A one way ticket from Barcelona to Madrid is more than 100 euros, which is much more expensive than in the rest of Western Europe. It is even more expensive than the Eurostar, which required to dig a massive tunnel under the sea.

I am wondering if somebody knows the economical reason for this.

  • 1
    Eurostar prices start at 50 euros and can reach 200 euros for a one-way ticket. That's really not a good example.
    – Vince
    Commented Jan 28, 2013 at 23:10
  • 6
    It's not expensive if you book early. It's also not more expensive than e.g. Amsterdam–Paris.
    – gerrit
    Commented Jan 29, 2013 at 9:30
  • Simply take the bus. Although I generally don't like traveling long distances in buses, in Spain it is alright: Highways are not as crammed as in Germany, and buses are comfortable.
    – feklee
    Commented Jan 29, 2013 at 11:56
  • 2
    Incredible! it looks that somebody from the Spanish Government or the Spanish train society read this post and decided to act accordingly: the ticket prices have been decreased: diariocordoba.com/noticias/cordobalocal/…
    – S4M
    Commented Jan 30, 2013 at 21:17
  • 5
    This question appears to be off-topic because it's not about travel and it ask for opinions. I don't think it fits SE format
    – Geeo
    Commented Sep 17, 2013 at 16:01

4 Answers 4


There are political reasons behind this and I believe that this isn't the appropriate website to discuss this.

Anyway, you can find cheaper rail and air tickets for the BCN-MAD route. Try with Rumbo for instance. This website returns prices for airlines and Renfe trains. I've tested for you some dates and you can fly for less than 30 euros and go by train for less than 40 euros. For example, on february 21th go by air is 27 euros (Vueling) and go by rail is 32 euros (renfe).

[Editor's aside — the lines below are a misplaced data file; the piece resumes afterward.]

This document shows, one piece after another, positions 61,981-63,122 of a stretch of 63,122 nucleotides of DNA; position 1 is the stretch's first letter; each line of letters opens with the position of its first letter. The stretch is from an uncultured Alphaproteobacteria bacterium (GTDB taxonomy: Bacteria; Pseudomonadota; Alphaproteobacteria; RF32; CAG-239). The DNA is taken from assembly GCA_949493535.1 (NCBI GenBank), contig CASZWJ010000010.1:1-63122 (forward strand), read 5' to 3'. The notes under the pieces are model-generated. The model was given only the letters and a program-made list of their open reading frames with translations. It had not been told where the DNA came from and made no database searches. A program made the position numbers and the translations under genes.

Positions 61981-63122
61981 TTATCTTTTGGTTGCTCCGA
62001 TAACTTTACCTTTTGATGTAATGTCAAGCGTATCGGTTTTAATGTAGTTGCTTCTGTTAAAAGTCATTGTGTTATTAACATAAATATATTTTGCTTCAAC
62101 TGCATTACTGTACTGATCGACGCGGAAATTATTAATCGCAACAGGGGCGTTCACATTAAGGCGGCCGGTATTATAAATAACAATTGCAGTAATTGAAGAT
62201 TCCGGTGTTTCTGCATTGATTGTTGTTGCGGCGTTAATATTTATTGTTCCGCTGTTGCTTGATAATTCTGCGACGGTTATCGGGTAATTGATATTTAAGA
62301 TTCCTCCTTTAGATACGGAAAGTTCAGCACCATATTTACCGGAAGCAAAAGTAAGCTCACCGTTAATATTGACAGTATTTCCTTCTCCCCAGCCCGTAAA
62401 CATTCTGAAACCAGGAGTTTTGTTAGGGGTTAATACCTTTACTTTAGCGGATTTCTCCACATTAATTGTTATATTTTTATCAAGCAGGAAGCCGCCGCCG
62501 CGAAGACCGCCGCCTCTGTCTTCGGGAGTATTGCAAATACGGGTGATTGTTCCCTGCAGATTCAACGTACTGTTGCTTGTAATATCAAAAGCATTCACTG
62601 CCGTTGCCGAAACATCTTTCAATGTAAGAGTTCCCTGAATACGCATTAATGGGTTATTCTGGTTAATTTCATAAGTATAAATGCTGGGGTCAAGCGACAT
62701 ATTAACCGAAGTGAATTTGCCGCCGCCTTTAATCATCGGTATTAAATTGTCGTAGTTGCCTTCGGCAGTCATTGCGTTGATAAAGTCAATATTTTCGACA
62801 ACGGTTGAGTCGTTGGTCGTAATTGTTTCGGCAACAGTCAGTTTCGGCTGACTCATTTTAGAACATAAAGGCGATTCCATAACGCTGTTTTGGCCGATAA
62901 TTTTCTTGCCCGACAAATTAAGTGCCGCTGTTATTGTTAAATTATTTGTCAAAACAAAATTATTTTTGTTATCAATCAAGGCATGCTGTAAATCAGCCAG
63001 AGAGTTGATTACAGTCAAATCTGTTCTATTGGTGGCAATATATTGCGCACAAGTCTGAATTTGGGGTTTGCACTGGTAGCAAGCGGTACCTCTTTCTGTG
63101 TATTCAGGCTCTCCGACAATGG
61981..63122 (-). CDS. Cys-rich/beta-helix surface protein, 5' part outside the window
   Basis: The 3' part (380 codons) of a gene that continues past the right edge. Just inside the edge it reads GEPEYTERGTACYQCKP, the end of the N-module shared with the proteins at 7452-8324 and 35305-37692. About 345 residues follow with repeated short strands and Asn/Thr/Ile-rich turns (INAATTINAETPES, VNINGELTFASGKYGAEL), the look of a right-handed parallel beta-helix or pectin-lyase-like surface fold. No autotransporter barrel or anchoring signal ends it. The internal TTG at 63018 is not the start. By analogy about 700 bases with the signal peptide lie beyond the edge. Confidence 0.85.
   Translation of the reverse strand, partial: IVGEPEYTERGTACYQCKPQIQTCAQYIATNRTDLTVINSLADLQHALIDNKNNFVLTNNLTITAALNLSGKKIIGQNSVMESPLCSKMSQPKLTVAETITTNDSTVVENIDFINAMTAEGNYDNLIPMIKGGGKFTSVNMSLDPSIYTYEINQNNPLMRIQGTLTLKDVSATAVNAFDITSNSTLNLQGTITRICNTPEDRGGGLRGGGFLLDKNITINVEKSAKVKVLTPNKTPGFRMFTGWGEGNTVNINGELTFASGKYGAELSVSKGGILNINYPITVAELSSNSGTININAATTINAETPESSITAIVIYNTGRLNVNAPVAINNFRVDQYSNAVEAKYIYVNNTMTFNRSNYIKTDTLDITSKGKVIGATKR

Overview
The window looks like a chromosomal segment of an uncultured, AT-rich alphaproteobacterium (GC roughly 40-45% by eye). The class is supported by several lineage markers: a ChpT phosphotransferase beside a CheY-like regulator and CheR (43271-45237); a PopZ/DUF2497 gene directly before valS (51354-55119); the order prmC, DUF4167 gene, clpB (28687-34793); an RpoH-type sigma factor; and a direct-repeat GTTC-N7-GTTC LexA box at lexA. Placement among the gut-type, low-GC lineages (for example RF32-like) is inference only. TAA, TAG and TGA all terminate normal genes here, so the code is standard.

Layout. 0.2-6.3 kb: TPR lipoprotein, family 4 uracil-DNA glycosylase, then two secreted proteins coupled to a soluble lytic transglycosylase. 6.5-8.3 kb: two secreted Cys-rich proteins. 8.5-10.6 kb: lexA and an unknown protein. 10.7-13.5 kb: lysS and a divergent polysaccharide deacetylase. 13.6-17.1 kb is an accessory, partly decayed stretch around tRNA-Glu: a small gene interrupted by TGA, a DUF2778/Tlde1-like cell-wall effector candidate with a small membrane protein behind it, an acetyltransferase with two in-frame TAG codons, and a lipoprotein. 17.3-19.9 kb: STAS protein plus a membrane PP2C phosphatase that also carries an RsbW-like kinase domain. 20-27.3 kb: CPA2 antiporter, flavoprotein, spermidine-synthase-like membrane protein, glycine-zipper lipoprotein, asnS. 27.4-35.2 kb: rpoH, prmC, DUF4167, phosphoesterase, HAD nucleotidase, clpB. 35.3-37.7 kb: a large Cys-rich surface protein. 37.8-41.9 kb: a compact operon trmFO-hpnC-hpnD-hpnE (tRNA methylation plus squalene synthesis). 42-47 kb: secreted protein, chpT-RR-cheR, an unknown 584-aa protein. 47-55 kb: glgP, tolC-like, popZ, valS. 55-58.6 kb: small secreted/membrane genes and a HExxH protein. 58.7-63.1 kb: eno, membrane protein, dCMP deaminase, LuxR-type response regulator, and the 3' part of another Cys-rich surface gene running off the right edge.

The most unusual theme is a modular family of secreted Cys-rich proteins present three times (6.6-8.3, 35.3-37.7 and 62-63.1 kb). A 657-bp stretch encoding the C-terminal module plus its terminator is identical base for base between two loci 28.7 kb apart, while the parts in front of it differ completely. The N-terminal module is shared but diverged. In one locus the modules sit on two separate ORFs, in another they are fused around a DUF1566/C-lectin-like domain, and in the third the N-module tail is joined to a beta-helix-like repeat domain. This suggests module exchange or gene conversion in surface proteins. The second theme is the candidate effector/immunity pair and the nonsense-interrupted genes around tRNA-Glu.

So, the response is: going by high speed train is very expensive but "slow" train has a reasonable price.

  • 3
    You are making me curious about the "political reason". I know I can use other ways to travel but I was still shocked when seeing the train prices.
    – S4M
    Commented Jan 28, 2013 at 23:02
  • 1
    Well, you have a 600km train trip for 32 euros :) The political reasons are hard to explain, but may be you know that Barcelona is the capital of a region that is in process to independize from Spain. Also the high-speed train was a political decision, not a real need for most Spanish.
    – Ivan
    Commented Jan 28, 2013 at 23:13
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    Ivan: What becomes of your political reasons when you change Barcelona by Sevilla? The distance from Madrid is similar, and I think that the prices are equally high. Commented Jan 29, 2013 at 20:29
  • The same @MarcelC. High Speed train in Spain (AVE) is not constructed by real needs. In the case of the Sevilla-Madrid line the reason was that Andalucia is the territory with more % of votes to the socialdemocratic party in the government in 1992. After that a conservative and centralist goverment (Aznar) decided that "have to" join all big cities with the capital (Madrid) even if there are no passeger traffic. To mantain all this the prices are big and with the crisis the budget has been reduced and now in Spain there is a big debate about these kind of high-speed/-cost transportation.
    – Ivan
    Commented Jan 29, 2013 at 22:21
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    Sorry for the long comment. Only add that Spain has now the biggest high-speed train infrastructure in the world, only after China (that's really big!). If you are really interested in the problem, please use a translator with this website: tribunas.racc.es/es/ave_en_espanya
    – Ivan
    Commented Jan 29, 2013 at 22:24

Generally speaking, train travel on high speed trains is luxury travel. For budget travel in Europe, take the plane. Or the bus if you have time. Neither planes nor buses are as comfortable and convenient as modern high speed trains.